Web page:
Примеры публикаций, тиражирующих недостоверную информацию о России
Slanderous articles in the British media
The British media reacted to the anniversary of the Salisbury incident with a slew of anti-Russian pieces. For example, the British tabloid The Mail on Sunday published on March 3 the results of its “investigation” into the activities of Ambassador of the Russian Federation to the United Kingdom Alexander Yakovenko. The author of the article accused Yakovenko of involvement in espionage during his time at the USSR’s Permanent Mission at the UN in the 1980s. As a key piece of evidence cited is that Yakovenko was awarded a military medal 'For Merits to the Fatherland' in 1996, an accolade often given to spies... for his successful “espionage work.”
Following on the Russian Embassy in London, we confirm the slanderous character of this article.
Yakovenko worked at the Soviet mission at the UN from 1981 to 1986 and came home upon the completion of his foreign posting.
The assertion that the medal “For Merits to the Fatherland” is a military medal betrays the absolute incompetence of the author, who does not know anything about the system of state decorations in Russia.
The substance of the matter is that in 1993-1998 Yakovenko headed the Russian delegations at the talks on the launching of the International Space Station. This was a major international project with the participation of Russia, the US, EU states, Canada and Japan. The talks were successful, resulting in an agreement signed in Washington in 1998. The leaders of the Russian Federation decided to present Yakovenko with the medal “For Merits to the Fatherland, Second Class” for his personal contribution to the complicated multilateral negotiations. Against this backdrop, the link drawn by The Mail on Sunday between the award and spying looks completely absurd.
We hope this article is just an unfortunate misunderstanding by the Mail on Sunday and will be retracted by its Editor-in-Chief Ted Verity before long. Attempts to fan the flames of the artificial anti-Russian spy mania in Britain in the context of the anniversary of the Salisbury incident by discrediting Russia’s highest representative in the UK are unacceptable.
The conspiracy theorists from The Times dreamed even bigger. On March 3 the newspaper published a report entitled “Establishment flocks to dine at Kremlin-linked Imperial Orthodox Palestine Society.” In their telling, the Imperial Orthodox Palestine Society (IOPS) is an international spying organisation of the Kremlin whose networks directly threaten the highest echelons of the British aristocracy this time. To support this claim, the author of the article makes what he thinks is a rock-solid argument – the IOPS is headed by former FSB chief Sergey Stepashin while Russian Ambassador to the UK Yakovenko takes part in its public activities in London.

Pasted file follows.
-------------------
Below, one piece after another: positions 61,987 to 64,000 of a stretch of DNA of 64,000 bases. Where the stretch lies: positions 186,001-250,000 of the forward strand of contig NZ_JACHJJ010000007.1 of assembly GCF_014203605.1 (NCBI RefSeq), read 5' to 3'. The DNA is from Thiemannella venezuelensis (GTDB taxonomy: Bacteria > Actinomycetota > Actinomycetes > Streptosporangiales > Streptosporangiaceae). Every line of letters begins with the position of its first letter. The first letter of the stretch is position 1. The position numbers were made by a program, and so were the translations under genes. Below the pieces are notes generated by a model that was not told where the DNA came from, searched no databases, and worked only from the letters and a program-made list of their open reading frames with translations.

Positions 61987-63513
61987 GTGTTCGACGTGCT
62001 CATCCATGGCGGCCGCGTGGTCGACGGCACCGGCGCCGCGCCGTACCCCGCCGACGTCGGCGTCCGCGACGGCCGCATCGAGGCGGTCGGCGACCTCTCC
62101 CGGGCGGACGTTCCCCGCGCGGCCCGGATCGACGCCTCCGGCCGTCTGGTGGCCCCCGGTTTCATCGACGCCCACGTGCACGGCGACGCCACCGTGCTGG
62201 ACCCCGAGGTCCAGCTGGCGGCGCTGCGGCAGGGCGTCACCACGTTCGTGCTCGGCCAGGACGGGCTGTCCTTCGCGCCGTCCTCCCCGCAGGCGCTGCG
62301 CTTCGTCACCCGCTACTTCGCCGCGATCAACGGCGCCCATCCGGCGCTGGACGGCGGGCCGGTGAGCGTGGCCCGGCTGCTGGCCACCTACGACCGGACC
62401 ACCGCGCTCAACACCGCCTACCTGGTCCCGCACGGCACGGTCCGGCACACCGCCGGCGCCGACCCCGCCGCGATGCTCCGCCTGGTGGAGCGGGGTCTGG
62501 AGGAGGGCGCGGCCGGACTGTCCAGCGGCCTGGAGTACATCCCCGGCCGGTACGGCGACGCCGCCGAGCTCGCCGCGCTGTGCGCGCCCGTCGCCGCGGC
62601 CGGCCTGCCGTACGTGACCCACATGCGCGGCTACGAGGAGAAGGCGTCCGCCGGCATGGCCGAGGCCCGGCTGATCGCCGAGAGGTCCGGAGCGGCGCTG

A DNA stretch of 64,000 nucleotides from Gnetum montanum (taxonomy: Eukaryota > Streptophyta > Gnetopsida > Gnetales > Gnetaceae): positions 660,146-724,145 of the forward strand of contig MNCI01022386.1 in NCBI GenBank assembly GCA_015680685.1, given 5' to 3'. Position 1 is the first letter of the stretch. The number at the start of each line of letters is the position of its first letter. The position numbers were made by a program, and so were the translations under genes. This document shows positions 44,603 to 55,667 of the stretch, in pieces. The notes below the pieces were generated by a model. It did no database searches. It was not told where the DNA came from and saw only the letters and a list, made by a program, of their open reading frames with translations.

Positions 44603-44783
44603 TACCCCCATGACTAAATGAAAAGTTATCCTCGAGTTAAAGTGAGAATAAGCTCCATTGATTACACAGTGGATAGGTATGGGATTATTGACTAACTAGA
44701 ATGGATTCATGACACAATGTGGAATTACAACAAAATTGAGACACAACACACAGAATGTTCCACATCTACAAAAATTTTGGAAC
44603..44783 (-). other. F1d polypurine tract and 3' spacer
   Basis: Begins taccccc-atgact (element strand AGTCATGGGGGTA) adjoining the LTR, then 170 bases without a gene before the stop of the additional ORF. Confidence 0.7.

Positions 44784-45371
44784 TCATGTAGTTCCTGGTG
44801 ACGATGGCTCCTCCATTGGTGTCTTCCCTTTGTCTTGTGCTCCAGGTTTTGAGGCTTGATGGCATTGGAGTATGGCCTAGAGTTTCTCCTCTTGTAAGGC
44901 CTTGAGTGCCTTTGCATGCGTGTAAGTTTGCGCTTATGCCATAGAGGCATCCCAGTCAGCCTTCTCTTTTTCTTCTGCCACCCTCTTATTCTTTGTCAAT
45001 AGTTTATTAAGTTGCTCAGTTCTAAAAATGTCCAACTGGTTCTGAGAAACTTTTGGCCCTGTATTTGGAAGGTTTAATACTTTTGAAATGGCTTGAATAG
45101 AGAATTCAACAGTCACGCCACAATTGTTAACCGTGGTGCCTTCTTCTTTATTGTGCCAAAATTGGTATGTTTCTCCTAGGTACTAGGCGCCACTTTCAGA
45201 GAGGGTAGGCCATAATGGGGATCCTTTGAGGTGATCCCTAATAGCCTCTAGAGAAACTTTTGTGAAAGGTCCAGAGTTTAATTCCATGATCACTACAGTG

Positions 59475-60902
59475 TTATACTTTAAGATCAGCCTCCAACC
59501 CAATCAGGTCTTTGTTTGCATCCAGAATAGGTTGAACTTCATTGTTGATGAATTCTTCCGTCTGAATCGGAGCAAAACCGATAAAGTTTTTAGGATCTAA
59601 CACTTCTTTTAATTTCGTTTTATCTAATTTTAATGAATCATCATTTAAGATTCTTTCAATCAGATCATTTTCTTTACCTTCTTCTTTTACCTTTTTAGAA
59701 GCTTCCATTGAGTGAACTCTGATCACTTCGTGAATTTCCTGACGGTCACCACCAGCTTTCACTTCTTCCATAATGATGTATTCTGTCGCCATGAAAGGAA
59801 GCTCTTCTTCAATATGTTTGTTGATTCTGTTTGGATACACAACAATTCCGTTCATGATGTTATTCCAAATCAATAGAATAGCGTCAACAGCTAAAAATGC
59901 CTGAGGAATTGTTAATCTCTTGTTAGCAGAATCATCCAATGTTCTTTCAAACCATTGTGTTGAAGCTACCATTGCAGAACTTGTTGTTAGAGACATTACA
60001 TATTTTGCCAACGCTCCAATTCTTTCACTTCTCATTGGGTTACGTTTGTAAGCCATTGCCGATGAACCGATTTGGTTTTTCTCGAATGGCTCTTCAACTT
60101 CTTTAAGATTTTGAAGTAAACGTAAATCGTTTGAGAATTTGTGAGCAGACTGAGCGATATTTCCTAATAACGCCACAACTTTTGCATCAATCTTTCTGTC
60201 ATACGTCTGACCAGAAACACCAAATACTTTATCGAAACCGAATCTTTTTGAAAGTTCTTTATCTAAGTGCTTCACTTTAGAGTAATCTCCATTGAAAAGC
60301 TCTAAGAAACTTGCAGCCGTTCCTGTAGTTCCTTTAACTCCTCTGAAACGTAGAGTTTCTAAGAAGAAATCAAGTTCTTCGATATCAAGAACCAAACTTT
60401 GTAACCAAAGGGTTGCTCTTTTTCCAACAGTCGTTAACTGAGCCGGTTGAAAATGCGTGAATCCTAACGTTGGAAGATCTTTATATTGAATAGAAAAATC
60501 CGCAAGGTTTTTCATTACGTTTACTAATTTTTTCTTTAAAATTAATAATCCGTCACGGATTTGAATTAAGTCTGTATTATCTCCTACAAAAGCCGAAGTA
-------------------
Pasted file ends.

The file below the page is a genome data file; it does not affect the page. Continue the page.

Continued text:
Founded in 1882, the IOPS is one of the oldest and most reputable organisations in the world. After the 1918 October revolution it was renamed the Russian Palestine Society and placed under the USSR Academy of Sciences. After the collapse of the USSR it continued its activities under its original historical name Imperial Orthodox Palestine Society. Since its foundation the IOPS has had the same areas of focus: Middle East scholarship, humanitarian cooperation with the peoples of the Middle East and support for Orthodox pilgrimage to the Holy Land. It has never had and cannot by definition have anything to do with “spy games.”
The fanning of anti-Russian popular sentiment by the British media is reaching dizzying heights, calling to mind the anti-Soviet propaganda of McCarthy-era America and the unforgettable quote from those times: “The Russians are coming! They are right around. I’ve seen Russian soldiers.”
To sum up, there is every indication that our ambassador in London is being harassed by media controlled by the UK establishment. As such, it is possible that additional slanderous articles about Yakovenko will appear.